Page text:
Home Depot (NYSE:HD) reported fourth quarter and full year results that beat estimates this week, and the company also hiked its dividend by almost 30%. Management further announced a new dividend policy and strong guidance for the current year, which sent shares higher:
Home Depot trades a little above $145 per share, which is more than 20% above the 52 week low.
Home Depot's revenues grew 5.8% in the fourth quarter, almost completely due to higher comp sales. Gross margin was relatively stable, but higher sales per square foot of selling space meant that Home Depot was able to keep SG&A expenses almost flat yoy, which led to a huge increase in the company's operating income:
A 5.5% gross profit increase translated to a 14.8% operating profit increase thanks to total operating expenses increasing by just 0.4%. A slightly lower tax rate and a lower share count allowed for earnings per share growth at an even higher level, with diluted EPS growing 23.1% to $1.44.
The Home Depot business model thus is working very well still: Growing comps and thus also revenues and gross profit whilst keeping the store count (and thus also SG&A expenses) relatively stable translates to operating income growth in the high single to low double digits, and thanks to the high cash flows that are not needed for new store openings, the company can reduce the share count by a meaningful amount each year, which boosts earnings per share growth.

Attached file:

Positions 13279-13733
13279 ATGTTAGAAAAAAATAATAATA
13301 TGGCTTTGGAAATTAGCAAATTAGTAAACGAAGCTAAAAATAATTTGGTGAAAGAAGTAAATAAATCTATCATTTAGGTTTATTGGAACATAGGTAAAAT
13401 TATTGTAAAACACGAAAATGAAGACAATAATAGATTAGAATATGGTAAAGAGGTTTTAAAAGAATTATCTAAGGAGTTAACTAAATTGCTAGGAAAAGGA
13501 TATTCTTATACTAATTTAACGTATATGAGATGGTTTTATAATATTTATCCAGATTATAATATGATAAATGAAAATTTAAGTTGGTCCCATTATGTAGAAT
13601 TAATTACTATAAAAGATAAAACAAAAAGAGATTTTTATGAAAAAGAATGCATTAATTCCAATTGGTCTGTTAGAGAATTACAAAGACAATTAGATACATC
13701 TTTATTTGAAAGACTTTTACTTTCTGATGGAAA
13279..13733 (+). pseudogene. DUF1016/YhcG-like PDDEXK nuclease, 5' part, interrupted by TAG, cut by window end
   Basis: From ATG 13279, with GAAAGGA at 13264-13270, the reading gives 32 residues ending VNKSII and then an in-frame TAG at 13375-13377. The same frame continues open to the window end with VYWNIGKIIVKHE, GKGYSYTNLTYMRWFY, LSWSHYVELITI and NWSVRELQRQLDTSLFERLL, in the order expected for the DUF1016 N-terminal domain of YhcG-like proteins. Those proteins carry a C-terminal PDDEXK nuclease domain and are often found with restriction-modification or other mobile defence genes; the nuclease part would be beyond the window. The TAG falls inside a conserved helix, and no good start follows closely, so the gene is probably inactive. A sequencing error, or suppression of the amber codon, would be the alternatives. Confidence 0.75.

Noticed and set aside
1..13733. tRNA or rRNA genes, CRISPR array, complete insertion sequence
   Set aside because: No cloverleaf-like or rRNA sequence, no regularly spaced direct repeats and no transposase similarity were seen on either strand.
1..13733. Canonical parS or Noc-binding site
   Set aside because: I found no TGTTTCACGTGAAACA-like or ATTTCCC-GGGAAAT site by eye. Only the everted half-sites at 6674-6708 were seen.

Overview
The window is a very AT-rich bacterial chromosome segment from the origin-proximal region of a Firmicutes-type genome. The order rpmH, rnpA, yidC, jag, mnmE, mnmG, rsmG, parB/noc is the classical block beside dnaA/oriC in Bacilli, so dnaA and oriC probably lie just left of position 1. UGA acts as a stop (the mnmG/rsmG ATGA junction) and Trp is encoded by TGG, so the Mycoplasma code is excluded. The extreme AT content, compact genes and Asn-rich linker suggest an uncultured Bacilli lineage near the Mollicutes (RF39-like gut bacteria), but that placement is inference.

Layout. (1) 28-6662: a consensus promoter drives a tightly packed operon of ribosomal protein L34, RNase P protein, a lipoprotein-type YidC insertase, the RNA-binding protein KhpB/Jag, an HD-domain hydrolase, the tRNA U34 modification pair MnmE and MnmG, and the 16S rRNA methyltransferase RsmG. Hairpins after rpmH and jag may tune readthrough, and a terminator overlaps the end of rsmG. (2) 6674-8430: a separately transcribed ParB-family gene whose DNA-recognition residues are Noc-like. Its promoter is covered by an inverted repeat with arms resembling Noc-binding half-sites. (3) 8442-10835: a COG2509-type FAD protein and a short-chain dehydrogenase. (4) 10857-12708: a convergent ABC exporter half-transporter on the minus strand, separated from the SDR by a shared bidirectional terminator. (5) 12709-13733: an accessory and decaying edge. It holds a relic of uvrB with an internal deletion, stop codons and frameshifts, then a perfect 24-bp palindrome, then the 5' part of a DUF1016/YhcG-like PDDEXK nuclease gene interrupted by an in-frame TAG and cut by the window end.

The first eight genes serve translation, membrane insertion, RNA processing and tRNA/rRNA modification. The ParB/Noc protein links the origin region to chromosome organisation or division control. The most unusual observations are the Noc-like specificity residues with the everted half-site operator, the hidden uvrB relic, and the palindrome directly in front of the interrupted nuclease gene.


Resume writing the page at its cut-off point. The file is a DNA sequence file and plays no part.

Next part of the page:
It is likely that Home Depot will be able to continue on this track this year and beyond: The company guides for comp sales growth of 4.6%, an operating margin growth of 30 base points (2%) and share buybacks totaling $5 billion (enough to repurchase roughly 3% of the company's share count). In combination with a couple of new store openings and a little higher operating leverage, this should lead to EPS growth of roughly 10%. Not surprisingly, the EPS forecast of $7.13 would represent a 10.5% increase over 2016's level.
When we look at these numbers, we have to account for the fact that management is usually conservative with its forward guidance. At the beginning of 2016 management guided for EPS of $6.15; the actual number was $6.45. The company beat management's guidance by 5% in 2016. If Home Depot does so again in 2017, actual EPS results could be closer to $7.50.
Some people say Home Depot will not be able to go on like it has much longer due to the fact that the company's debt pile has increased significantly over the last years, but when we take a closer look we see that is not a problem at all:
Over the last ten years Home Depot's total long-term debt has risen by a little over 100% to $23.6 billion, but free cash flows have grown by over 180% over the same time (to $8.2 billion) -- Home Depot's debt to free cash flow ratio is much lower now than it was ten years ago, which means that the company's debt levels in absolute terms may have increased, but its leverage has actually declined over that time frame. Home Depot should thus easily be able to increase its debt levels further as long as cash flows and earnings are growing at a faster pace (as it has been over the last ten years).